The Zhang Lab’s research proceeds along two directions.
Using genetically modified mice, we study the molecular pathogenesis of human diffuse large B cell lymphoma (DLBCL) and EBV-associated B cell lymphoma
We use B cell lymphoma mouse models to reveal the surveillance mechanism of the immune system on tumor formation and develop strategies to harness immune cells for tumor therapy
Genetically engineered mice are crucial for our research, as they allow us to assess the causal role of the mutation event and the cooperation of multiple such events in lymphomagenesis, as well as to follow up disease dynamics in vivo. Mouse models also allow us to reveal the role of the immune system in tumor control.
DLBCL, the most common type of B cell lymphoma, is a genetically and clinically heterogeneous disease. Gene expression profile studies revealed several subtypes, including germinal center B cell (GCB)-like and activated B cell (ABC)-like DLBCL. The less curable ABC-DLBCL often carries genetic lesions leading to constitutive NF-κB activation and interference with terminal B cell differentiation; the latter lesions include deletion/mutation of BLIMP1 and translocation of BCL6. Using conditional gain- and/or loss-of-function mutagenesis in mice, we have demonstrated the cooperation of the canonical NF-κB signaling and disruption of BLIMP1 in the pathogenesis of ABC-DLBCL. Mechanistically, we showed that the canonical NF-κB signaling enhances B cell proliferation and survival, while the loss of BLIMP1 abrogates B cell terminal differentiation, a non-proliferating state. Furthermore, our recent data reveal the synergy of the alternative (non-canonical) NF-κB signaling with deregulation of BCL6 in DLBCL pathogenesis.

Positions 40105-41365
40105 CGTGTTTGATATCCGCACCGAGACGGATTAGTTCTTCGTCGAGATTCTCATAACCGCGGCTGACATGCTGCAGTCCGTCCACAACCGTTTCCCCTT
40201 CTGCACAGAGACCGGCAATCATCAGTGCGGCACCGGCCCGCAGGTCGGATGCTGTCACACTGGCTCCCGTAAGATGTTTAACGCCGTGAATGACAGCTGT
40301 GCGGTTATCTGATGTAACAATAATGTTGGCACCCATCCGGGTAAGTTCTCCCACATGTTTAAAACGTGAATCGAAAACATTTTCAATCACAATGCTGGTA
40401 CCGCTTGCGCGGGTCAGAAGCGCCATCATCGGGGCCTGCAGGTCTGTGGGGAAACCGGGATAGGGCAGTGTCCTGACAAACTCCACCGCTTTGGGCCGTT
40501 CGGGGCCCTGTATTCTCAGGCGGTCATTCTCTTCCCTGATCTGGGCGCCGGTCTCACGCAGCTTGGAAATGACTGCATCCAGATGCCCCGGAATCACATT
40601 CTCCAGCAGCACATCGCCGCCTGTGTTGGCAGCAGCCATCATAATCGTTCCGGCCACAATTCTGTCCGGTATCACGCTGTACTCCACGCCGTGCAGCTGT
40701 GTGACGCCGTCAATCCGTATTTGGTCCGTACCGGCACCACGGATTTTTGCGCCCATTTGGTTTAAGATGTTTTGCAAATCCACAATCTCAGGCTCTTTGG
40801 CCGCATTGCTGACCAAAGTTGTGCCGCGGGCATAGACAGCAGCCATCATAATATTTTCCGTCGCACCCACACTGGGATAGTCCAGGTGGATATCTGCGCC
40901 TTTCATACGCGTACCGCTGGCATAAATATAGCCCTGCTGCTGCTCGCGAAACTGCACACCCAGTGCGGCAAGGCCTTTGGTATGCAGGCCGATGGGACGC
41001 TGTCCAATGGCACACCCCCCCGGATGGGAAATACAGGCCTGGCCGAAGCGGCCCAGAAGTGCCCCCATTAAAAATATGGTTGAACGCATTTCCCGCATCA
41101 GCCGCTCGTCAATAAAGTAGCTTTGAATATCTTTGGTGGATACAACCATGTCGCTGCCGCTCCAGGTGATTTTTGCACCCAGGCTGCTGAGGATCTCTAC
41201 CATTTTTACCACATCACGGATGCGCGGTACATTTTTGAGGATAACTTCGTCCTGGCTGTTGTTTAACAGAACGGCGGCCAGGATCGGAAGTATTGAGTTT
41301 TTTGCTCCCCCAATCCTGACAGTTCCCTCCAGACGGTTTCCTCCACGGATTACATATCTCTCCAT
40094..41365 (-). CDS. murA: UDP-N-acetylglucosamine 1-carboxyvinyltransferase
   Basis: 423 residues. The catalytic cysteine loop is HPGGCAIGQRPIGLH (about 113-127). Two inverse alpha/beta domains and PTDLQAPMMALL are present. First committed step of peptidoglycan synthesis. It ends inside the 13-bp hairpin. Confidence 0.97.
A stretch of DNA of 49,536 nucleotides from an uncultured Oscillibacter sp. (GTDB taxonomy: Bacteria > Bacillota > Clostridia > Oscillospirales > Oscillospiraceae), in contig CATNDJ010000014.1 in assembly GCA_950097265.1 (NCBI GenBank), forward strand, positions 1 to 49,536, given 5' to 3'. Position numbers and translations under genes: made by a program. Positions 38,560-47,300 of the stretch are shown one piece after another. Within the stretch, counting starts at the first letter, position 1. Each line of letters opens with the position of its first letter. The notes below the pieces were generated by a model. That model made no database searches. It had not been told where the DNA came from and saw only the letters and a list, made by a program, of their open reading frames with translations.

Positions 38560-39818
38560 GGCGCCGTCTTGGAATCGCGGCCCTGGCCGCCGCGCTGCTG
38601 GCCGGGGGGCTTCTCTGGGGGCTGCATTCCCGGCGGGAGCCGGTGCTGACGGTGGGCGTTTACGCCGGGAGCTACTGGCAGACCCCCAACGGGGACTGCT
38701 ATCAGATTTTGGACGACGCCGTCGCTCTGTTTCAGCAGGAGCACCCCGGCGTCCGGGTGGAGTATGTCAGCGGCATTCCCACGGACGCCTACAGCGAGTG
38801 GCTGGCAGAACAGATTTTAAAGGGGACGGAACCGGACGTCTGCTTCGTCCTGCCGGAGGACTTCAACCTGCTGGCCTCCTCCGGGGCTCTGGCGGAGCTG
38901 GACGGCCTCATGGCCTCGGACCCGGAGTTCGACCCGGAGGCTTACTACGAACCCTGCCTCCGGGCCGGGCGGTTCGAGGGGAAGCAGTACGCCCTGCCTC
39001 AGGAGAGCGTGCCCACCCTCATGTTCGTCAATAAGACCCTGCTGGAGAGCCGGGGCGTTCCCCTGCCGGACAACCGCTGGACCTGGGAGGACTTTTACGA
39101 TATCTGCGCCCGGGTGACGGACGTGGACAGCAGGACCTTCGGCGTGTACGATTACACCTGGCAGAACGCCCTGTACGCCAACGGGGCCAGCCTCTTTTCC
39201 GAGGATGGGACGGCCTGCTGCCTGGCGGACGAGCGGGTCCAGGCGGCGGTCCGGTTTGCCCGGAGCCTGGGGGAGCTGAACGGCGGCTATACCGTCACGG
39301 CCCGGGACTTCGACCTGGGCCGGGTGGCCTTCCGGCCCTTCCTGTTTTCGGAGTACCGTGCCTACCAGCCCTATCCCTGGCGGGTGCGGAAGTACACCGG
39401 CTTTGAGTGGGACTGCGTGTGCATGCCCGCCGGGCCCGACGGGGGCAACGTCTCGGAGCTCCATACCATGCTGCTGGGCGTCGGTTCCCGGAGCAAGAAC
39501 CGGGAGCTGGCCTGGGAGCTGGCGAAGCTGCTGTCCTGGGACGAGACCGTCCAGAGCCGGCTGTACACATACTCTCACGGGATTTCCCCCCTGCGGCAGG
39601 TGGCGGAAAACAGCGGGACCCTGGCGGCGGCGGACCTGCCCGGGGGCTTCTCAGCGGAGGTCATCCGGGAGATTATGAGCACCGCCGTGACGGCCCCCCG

EBV is a γ-Herpes virus that specifically infects, and can transform, human B cells. More than 90% of the human population is EBV-infected. The infected B cells are rapidly cleared by the immune system, but B cells harboring “dormant” virus persist at low frequency for life. Under conditions of immunosuppression, the virus can be reactivated and spread from these few cells, resulting in rapid expansion of infected B cells and their malignant transformation. Therefore, EBV is associated with post-transplant lymphoproliferative disorder (PTLD) and AIDS-related lymphoma in patients whose immune system is impaired. We have generated mice expressing the EBV latent membrane protein 1 (LMP1) specifically in B cells and found that, like human EBV-infected cells, LMP1+ B cells are cleared by T cells; breaking immune surveillance results in rapid generation of B cell lymphomas, which resemble EBV-driven lymphomas in immunosuppressed patients. These findings revealed a central role of LMP1 in both lymphomagenesis and the induction of immune surveillance. In this work, we also found that CD4+ T cells are superior to CD8+ T cells in the control of LMP1+ B cells/lymphoma cells.
We are now using these mouse models to discover recurrent secondary hits, whose cooperative role with the primary oncogenic events (the gain- and/or loss-of-function alleles engineered in the mice) is suggested by the clonal nature of the lymphomas. The identified mutations will be validated in the corresponding human tumors, and their molecular feature and oncogenic mechanism will be further studied in gene-modified mice.
We are also engaged in projects to uncover the mechanism of how CD4+ T cells control lymphomas, and reveal their possible regulation by other types of immune cells, using model systems already established in the lab.